We just finished celebrating Mother’s Day, a day dedicated to honoring all the good things mothers do for us. High on this list is nurturing, protecting, and comforting. No matter if you are 6 or 60, when you have an accident, your mother is concerned and wants to do what she can to make things better. Most of us can remember fondly when Mom put a Band-Aid on our knee or paid our first speeding ticket. Mothers also show love and compassion for us by not always helping us out. This kind of tough love might involve giving us a swift kick in the pants when we needed it or letting us pull ourselves up so we learn how to stand on our own two feet. Unfortunately most in Congress (including the mothers), have not learned how to apply this later principle to public policy.
Let a major accident or tragedy happen, and somebody in Washington, like an overprotective mother, is ready to rush in with a new law or regulation to prevent it from happening again or better yet to “protect us” from being hurt in the future. Take, for example, the recent massive explosion at a fertilizer plan in Texas. The April 17 fire and subsequent explosion at the West Fertilizer Company killed 14 people and sparked nationwide media speculation about the safety of agricultural fertilizer facilities. Now the explosion and fertilizer plant safety is the subject of a Congressional hearing. California Sen. Barbara Boxer has vowed to investigate the deadly West Fertilizer plant explosion. Boxer, chair of the Senate Environment and Public Works Committee, said she intends to hold an oversight hearing into the chemical explosion at the fertilizer plant and what chemical safety laws should be examined at similar facilities. “I cannot rest until we get to the bottom of what caused the disaster in West, Texas and the tragic loss of life,” she said. “It is critical that we find out how this happened. We must ensure that facilities like the one in West are complying with chemical safety laws. We will look at how the laws on the books are being enforced and whether there is a need to strengthen them.” This is Capitol Hill speak for “We are going to find someone to blame for this and then tie this industry up in so much government red tape they won’t be able to move.”
Boxer is also calling on the federal bureaucracy to get involved and spend several million taxpayer dollars on duplicative and overlapping investigations. Boxer also released letters she sent to Rafael Moure-Eraso, chairman of the U.S. Chemical Safety Board, and Bob Perciasepe, acting administrator of the U.S. Environmental Protection Agency, asking that both agencies conduct a thorough investigation into the explosion and provide recommendations to prevent such a disaster from occurring again. She also asked the EPA administrator about state and federal plans for prevention.
All of this is totally unnecessary because the fertilizer industry has an outstanding safety record and because state and local governments have laws and regulations in place to protect workers and the general public. But, like everything that happens in Washington, there is a political side to Senator Boxer’s sudden concern over fertilizer. Texas Governor Rick Perry, an outspoken critic of big government regulations, has come under fire from liberals who blame the blast on a lack of government oversight. In true Texas style, Perry has responded with some strong language of his own, “While I will always welcome healthy policy debate, I won’t stand for someone mocking the tragic deaths of my fellow Texans and our fellow Americans.”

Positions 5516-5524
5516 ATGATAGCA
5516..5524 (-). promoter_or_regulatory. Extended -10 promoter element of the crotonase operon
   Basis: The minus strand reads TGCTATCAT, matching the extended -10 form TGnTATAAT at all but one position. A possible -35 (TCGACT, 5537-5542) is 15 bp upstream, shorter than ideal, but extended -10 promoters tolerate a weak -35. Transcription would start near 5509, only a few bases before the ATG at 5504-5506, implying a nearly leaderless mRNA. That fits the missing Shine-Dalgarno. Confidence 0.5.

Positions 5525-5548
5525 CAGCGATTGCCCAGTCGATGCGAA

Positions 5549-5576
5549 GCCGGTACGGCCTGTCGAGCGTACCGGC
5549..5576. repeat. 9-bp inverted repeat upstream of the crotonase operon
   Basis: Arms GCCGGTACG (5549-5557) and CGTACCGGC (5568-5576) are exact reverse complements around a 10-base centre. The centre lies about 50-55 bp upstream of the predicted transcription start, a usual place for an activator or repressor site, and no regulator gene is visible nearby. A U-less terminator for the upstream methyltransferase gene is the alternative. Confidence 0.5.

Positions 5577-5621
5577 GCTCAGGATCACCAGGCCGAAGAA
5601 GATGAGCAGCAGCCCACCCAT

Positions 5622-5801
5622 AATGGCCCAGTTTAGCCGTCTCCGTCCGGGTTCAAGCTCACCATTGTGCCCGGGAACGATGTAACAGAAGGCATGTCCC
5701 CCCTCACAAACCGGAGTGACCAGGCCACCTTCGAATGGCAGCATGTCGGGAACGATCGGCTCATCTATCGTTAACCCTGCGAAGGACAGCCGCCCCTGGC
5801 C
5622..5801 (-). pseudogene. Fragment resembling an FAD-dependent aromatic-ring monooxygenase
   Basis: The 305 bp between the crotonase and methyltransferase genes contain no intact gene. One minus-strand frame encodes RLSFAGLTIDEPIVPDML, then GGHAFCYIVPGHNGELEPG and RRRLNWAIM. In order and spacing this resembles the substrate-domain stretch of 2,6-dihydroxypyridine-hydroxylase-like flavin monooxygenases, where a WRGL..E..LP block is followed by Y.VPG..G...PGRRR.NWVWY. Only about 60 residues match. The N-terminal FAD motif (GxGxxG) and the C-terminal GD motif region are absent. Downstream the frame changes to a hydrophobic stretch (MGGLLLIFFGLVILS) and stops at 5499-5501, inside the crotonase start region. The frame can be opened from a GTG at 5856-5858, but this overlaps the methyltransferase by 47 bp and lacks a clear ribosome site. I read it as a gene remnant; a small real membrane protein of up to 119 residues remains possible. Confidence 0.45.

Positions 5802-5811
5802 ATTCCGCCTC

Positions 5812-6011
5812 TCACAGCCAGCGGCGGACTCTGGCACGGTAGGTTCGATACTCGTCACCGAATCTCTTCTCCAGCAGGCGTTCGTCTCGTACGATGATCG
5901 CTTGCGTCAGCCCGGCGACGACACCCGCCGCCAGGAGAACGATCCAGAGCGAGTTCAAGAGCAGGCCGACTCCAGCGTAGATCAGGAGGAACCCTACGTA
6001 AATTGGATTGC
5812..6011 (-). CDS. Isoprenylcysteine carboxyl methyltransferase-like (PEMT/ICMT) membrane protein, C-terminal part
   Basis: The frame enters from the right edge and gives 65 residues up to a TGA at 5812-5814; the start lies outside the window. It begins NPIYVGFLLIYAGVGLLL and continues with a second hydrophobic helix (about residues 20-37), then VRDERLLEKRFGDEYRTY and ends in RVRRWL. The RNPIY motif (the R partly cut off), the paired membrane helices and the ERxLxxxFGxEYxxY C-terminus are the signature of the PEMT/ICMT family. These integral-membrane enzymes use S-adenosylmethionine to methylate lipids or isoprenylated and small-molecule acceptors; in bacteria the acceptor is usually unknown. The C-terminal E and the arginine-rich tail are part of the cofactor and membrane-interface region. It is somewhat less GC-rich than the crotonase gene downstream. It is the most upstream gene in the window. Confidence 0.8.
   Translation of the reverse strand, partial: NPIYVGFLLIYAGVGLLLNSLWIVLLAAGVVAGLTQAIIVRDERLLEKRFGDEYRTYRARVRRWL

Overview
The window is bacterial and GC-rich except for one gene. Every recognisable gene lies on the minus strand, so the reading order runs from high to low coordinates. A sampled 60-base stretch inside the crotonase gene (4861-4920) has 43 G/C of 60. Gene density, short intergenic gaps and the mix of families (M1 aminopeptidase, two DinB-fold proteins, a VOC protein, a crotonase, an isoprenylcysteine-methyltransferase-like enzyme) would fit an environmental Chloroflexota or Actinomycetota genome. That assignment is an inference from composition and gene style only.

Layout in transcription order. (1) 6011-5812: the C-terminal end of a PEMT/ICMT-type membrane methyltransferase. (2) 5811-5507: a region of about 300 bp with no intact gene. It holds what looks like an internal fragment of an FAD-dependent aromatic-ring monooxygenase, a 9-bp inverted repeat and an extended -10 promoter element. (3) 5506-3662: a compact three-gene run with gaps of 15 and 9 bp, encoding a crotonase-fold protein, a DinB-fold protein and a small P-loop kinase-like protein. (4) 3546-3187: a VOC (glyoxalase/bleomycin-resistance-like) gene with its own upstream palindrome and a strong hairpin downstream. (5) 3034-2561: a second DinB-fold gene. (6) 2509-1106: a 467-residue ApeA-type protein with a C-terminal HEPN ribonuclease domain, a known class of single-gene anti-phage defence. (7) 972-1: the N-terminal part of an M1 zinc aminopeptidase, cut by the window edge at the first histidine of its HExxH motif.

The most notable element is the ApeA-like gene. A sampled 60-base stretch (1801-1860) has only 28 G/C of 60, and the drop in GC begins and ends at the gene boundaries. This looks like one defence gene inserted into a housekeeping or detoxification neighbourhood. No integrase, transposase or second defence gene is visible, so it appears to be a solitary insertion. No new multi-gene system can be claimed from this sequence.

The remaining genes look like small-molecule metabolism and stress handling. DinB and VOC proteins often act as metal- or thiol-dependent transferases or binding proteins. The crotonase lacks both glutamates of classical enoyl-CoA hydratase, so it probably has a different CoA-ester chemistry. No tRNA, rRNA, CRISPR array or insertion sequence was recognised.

In addition, Texas has been actively courting California businesses by promoting the lack of heavy regulations in Texas compared to the massive and burdensome regulations in California. The truly scary part of all this is that, if Boxer and her big Government friends get their way, the entire agricultural fertilizer industry will suffer.
Not only are Congressional nannies rushing to regulate where there might be a problem, they are rushing to regulate where there is not a problem. The Antimicrobial Data Collection Act, introduced by Senators Kirsten Gillibrand (NY), Dianne Feinstein (CA), and Susan Collins (ME), calls for “increased data collection by the FDA, enhanced transparency and public awareness of antimicrobial drug use in agriculture and strengthened FDA accountability regarding unsafe antimicrobial drug use.” This is another attempt by a small group of do good liberals to ban the use of antibiotics in livestock production. Similar bills have gone nowhere due, in part, to the fact that there is not a credible, scientific link between drug use in livestock and drug resistance in people.
The livestock industry has developed several programs to educate producers about and promote the safe and responsible use of pharmaceutical products in animals. Yet, big government advocates won’t be satisfied until there are dozens of forms to be filled out in triplicate by a farmer, in the presence of a licensed vet and USDA and FDA inspector, in order to administer a drug to a sick animal.
Parents have to talk a fine line between overprotecting a child and abandoning a child. A parent must learn when to step in and protect and when to step back and let a child grow by doing something by themselves. The US agriculture sector can only grow, prosper, and survive if Washington learns when to step in and when to stay out.
By Gary Truitt